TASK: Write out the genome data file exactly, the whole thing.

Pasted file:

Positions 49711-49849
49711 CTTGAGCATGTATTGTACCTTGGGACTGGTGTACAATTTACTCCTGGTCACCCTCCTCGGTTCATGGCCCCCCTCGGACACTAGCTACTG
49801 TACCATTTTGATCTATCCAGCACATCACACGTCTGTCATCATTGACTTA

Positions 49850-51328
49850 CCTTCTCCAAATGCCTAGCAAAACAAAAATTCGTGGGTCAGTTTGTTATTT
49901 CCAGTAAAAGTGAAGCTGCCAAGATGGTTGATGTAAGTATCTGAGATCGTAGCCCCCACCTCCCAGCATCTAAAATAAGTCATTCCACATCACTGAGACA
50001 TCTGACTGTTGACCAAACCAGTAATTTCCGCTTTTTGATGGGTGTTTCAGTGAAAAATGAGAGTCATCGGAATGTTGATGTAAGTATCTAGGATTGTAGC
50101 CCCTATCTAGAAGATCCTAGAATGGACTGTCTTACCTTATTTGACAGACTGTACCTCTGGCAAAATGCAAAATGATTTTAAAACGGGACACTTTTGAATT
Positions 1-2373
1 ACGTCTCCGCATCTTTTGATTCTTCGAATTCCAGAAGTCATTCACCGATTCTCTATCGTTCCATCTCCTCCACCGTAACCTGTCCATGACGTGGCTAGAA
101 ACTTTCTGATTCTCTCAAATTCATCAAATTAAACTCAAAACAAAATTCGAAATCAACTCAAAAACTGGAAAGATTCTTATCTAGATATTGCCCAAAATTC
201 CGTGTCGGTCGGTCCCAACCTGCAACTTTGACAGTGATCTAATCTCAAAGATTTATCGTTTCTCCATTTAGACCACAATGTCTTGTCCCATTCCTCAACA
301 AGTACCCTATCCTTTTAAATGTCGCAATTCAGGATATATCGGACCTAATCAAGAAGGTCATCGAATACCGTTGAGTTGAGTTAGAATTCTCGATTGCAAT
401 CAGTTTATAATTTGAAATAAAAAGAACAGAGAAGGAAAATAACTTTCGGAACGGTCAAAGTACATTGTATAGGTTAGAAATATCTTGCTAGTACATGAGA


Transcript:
Positions 49711-49849
49711 CTTGAGCATGTATTGTACCTTGGGACTGGTGTACAATTTACTCCTGGTCACCCTCCTCGGTTCATGGCCCCCCTCGGACACTAGCTACTG
49801 TACCATTTTGATCTATCCAGCACATCACACGTCTGTCATCATTGACTTA

Positions 49850-51328
49850 CCTTCTCCAAATGCCTAGCAAAACAAAAATTCGTGGGTCAGTTTGTTATTT
49901 CCAGTAAAAGTGAAGCTGCCAAGATGGTTGATGTAAGTATCTGAGATCGTAGCCCCCACCTCCCAGCATCTAAAATAAGTCATTCCACATCACTGAGACA
50001 TCTGACTGTTGACCAAACCAGTAATTTCCGCTTTTTGATGGGTGTTTCAGTGAAAAATGAGAGTCATCGGAATGTTGATGTAAGTATCTAGGATTGTAGC
50101 CCCTATCTAGAAGATCCTAGAATGGACTGTCTTACCTTATTTGACAGACTGTACCTCTGGCAAAATGCAAAATGATTTTAAAACGGGACACTTTTGAATT
Positions 1-2373
1 ACGTCTCCGCATCTTTTGATTCTTCGAATTCCAGAAGTCATTCACCGATTCTCTATCGTTCCATCTCCTCCACCGTAACCTGTCCATGACGTGGCTAGAA
101 ACTTTCTGATTCTCTCAAATTCATCAAATTAAACTCAAAACAAAATTCGAAATCAACTCAAAAACTGGAAAGATTCTTATCTAGATATTGCCCAAAATTC
201 CGTGTCGGTCGGTCCCAACCTGCAACTTTGACAGTGATCTAATCTCAAAGATTTATCGTTTCTCCATTTAGACCACAATGTCTTGTCCCATTCCTCAACA
301 AGTACCCTATCCTTTTAAATGTCGCAATTCAGGATATATCGGACCTAATCAAGAAGGTCATCGAATACCGTTGAGTTGAGTTAGAATTCTCGATTGCAAT
401 CAGTTTATAATTTGAAATAAAAAGAACAGAGAAGGAAAATAACTTTCGGAACGGTCAAAGTACATTGTATAGGTTAGAAATATCTTGCTAGTACATGAGA